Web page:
The Graduate

Where do you start when talking about, The Graduate?

Well—the movie is known most of all for the quote, “Mrs. Robinson, you’re trying to seduce me,” but this movie is so much more than the seduction of Benjamin Braddock (Dustin Hoffman), by Mrs. Robinson (Anne Bancroft). First off, Benjamin has just completed his college education and now he is filled with the pressure of achieving great things. He appears to have been a straight ace student in college, so there was a lot he sacrificed in achieving that. Now that Benjamin finally had finished college he saw the world with an existential eye and wondered about his place in it. This leads Benjamin to be seduced by Mrs. Robinson as a way of finding himself, by the prospect of not having to please anyone other than himself. The secret and adulterous relationship he has with Mrs. Robinson matures him into an individual who can think and do what he likes. Everything becomes unsettled when he is forced to go on a date with Mrs. Robinson’s daughter Elaine, which he plans to sabotage until he falls for her. Mrs. Robinson tells Elaine that Benjamin raped her and is sent away to college. Benjamin from here on is determined to get Elaine back and tries to right his wrongs.

Each character in the graduate is not given much of a backstory to go on, but we get a good idea of them from the pacing and the framing within the movie. I think The Graduate is a lot like an independent film because of this and there were so many scenes that felt experimental, yet worked, to perfectly weave the narrative. The soundtrack for The Graduate, by Simon and Garfunkel may in fact be one of the most perfect soundtracks ever made. Dustin Hoffman shines in this role and the on screen back and forth with Anne Bancroft is perfect.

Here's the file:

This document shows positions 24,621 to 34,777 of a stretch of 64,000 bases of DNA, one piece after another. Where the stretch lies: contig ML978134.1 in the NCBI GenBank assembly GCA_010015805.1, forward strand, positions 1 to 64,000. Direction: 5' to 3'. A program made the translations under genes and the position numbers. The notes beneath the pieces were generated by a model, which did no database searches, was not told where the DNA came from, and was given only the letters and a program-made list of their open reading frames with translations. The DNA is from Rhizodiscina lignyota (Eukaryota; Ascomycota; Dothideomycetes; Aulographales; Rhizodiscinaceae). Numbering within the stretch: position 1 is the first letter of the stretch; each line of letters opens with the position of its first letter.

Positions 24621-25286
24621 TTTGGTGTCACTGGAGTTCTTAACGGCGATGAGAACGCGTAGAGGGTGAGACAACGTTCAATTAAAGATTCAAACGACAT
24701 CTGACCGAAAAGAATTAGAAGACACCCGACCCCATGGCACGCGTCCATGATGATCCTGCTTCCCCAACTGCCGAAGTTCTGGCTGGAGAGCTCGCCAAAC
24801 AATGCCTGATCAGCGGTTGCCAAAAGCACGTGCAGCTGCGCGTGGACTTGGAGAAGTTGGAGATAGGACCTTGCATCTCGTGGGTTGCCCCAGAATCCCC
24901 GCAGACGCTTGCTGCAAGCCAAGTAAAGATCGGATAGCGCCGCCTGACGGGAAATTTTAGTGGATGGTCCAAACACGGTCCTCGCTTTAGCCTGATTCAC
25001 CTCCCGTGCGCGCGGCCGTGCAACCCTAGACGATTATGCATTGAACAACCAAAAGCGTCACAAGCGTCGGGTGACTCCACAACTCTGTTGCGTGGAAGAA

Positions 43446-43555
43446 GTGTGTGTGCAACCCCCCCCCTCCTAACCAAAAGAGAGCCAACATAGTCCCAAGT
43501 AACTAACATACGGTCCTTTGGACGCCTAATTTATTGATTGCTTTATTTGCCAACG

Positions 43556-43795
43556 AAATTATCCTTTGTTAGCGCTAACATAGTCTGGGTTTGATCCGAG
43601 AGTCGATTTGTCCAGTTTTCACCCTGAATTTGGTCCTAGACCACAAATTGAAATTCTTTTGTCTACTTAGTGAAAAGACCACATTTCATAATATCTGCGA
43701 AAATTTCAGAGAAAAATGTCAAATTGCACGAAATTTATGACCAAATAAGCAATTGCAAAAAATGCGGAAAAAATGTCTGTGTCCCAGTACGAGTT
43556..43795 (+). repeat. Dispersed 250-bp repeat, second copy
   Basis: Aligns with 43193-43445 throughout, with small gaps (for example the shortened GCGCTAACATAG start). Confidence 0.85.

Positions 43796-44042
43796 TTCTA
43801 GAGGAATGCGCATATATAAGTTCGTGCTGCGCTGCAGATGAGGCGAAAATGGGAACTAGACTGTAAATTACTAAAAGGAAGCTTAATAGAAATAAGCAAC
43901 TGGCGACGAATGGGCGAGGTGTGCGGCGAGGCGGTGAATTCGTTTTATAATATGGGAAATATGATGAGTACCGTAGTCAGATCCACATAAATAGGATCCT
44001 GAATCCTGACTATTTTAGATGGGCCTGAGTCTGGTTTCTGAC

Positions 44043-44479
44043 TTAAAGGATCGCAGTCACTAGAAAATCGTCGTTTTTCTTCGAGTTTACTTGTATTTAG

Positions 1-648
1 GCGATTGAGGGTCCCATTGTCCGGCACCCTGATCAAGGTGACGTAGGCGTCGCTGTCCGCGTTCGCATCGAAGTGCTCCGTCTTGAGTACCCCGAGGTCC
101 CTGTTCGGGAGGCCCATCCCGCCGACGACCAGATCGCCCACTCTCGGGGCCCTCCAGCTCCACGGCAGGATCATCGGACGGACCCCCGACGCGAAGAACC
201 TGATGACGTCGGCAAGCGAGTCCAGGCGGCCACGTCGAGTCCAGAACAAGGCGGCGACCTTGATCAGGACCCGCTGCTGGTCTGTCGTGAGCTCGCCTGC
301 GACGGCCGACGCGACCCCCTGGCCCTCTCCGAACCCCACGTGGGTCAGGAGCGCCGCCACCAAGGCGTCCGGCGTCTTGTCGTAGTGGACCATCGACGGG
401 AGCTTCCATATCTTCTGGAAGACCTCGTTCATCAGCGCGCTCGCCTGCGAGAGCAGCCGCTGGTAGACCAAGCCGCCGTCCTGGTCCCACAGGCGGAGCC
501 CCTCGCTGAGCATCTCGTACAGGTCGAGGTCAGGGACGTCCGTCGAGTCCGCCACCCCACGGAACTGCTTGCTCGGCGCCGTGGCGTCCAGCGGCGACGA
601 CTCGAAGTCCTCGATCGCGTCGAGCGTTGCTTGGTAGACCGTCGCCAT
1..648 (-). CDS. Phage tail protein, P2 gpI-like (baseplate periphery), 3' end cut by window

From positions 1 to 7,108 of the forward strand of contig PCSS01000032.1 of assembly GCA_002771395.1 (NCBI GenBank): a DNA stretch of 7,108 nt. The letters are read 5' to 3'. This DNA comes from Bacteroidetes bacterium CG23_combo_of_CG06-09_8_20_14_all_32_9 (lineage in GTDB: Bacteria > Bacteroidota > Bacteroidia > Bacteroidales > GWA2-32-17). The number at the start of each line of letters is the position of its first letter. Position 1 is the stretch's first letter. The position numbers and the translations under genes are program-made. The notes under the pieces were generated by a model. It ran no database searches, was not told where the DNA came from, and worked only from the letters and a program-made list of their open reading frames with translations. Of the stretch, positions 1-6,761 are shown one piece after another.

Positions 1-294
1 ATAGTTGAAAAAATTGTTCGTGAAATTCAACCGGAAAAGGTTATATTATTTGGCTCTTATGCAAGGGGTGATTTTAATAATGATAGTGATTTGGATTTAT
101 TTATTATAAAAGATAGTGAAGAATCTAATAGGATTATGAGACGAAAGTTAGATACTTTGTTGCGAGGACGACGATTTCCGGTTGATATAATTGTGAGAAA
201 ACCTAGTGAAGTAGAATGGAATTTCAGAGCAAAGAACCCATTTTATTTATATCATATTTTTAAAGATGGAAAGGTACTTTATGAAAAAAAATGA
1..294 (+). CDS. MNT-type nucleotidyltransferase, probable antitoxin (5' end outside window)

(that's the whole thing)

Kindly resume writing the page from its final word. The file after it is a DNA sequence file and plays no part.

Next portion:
I think the themes within The Graduate have more meaning in todays society than they did at the time of its release, and because of this I don’t think the movie is dated. You should check out The Graduate if you’ve never seen it. I love this movie and I watch it yearly.

The Graduate is a classic not to be missed.

4.5/5 – Stars for The Graduate

Robert Ring


Breaking Bad

Besides a couple of twists and turns a roller coaster is generally pretty linear. You strap yourself in and wait for the mechanics to motion you forward for a ride that may last only for a sum of seconds, but will stay imprinted in your memory till you are old and grey. As the wheels press forward your hands clam tight against the safety harness.. oh yes shit is getting serious now. Panic and excitement fill around your rapidly beating heart, creating the greatest rush of adrenaline. The screams are contagious, and the excitement is shared in unison throughout the coaster with each stranger having shared a special journey together.